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What Are the Effects of Elevated Hematocrit Levels?

By A.M. Boyle
Updated Mar 03, 2024
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Elevated hematocrit levels, sometimes referred to as polycythemia or erythrocytosis, can result in a variety of symptoms and effects. Most commonly, a person who has an elevated hematocrit could experience heat intolerance, sweating, weight loss, and fatigue or weakness. The effects of elevated levels could also include bloody stool, bruising or itching skin, joint discomfort, or chest pain. If a person’s hematocrit remains elevated above a certain level for a period of time, he or she may be at high risk of blood clots, heart disease, or stroke.

Hematocrit levels basically measure the number or concentration of red blood cells in the bloodstream. The red blood cells contain the protein hemoglobin, which picks up oxygen and transports it through the blood to the tissues in the body. When there are low oxygen levels in the bloodstream, the hormone erythropoietin stimulates the production of more red blood cells in the bone marrow.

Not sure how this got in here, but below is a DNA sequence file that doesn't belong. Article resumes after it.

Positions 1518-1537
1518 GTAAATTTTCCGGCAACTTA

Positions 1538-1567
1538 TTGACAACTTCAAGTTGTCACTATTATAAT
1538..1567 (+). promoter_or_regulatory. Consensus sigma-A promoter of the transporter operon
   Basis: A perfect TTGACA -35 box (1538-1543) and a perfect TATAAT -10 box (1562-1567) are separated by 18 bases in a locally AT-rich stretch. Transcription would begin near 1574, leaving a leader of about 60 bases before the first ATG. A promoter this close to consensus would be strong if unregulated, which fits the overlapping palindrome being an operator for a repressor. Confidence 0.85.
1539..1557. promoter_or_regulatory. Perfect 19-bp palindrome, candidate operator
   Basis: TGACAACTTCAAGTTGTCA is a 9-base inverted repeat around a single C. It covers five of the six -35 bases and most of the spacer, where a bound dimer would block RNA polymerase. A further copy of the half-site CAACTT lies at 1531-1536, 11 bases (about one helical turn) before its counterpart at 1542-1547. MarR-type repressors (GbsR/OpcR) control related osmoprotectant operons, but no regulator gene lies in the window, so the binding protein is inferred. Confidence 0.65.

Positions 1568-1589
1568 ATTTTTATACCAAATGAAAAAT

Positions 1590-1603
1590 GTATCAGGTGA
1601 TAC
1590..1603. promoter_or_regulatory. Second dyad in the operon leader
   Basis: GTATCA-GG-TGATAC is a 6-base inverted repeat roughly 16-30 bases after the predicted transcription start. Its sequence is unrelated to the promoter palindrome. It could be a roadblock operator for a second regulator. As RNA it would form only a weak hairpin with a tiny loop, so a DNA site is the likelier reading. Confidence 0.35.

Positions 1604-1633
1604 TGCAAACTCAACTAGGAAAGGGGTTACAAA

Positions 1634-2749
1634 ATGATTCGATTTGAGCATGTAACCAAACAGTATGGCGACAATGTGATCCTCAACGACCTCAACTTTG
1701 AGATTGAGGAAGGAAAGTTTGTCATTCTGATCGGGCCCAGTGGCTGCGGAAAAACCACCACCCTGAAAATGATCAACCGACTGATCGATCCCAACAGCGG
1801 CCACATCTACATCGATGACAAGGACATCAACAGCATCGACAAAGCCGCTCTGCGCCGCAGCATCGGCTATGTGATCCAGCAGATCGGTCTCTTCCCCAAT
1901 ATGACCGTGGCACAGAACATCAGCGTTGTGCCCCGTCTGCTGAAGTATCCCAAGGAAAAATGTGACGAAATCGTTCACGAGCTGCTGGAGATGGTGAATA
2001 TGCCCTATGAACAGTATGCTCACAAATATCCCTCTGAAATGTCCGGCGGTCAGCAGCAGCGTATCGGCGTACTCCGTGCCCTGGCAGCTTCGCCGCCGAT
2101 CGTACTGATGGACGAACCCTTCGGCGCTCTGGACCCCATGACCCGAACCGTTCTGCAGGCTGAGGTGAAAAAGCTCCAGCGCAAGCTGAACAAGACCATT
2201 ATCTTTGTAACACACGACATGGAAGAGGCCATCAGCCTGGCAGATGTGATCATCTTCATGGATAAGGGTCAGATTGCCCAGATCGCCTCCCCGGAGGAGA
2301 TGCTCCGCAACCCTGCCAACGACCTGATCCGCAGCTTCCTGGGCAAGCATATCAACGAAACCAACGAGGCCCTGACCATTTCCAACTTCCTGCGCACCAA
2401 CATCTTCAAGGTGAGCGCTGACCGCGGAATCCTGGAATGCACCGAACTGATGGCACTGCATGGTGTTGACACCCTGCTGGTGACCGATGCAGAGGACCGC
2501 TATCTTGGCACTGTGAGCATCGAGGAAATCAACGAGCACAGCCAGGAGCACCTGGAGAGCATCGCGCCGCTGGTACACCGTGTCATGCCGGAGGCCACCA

The average percentage of red blood cells in the blood stream for a normal adult male is between 42 and 54 percent. For a female, it is slightly lower, averaging between 38 and 46 percent. When the hematocrit level rises above these percentages, and especially if it rises above 60 percent, the blood can become thicker. Even though the concentration of red blood cells and oxygen in the blood is higher, the blood moves more sluggishly, and the tissues in the body might actually be getting less oxygen than they normally would. This can cause various noticeable effects on a person’s body.

Initially, a person may notice a marked weakness and fatigue. He or she may also experience headaches. Again, these effects are caused by a thicker, less efficient blood flow. Heat intolerance can occur, and a person may react with excessive sweating, dizziness, and fever. Itchy, irritated patches of skin may develop, especially after warm baths or showers. Bluish or purple-colored spots similar to bruises could also appear on the skin in random locations.

When a person has elevated hematocrit levels, he or she might also notice blood in the stool. If the condition continues unchecked, he or she might also experience a dark discoloration of the toes and fingers. Joint and muscle pain can occur, also as a result of the thickening of the blood and restricted blood flow. A person could also experience chest pains, shortness of breath, and weight loss.

Often, if the underlying condition causing the elevated red blood cell count is corrected, the effects will diminish and eventually disappear. If the elevated hematocrit levels continue to increase unchecked, a person is at increased risk of blood clots, heart disease, and stroke. These conditions can be life threatening. It is important, then, if a person has elevated hematocrit levels, the cause is determined and corrected as soon as possible.

Frequently Asked Questions

What is hematocrit?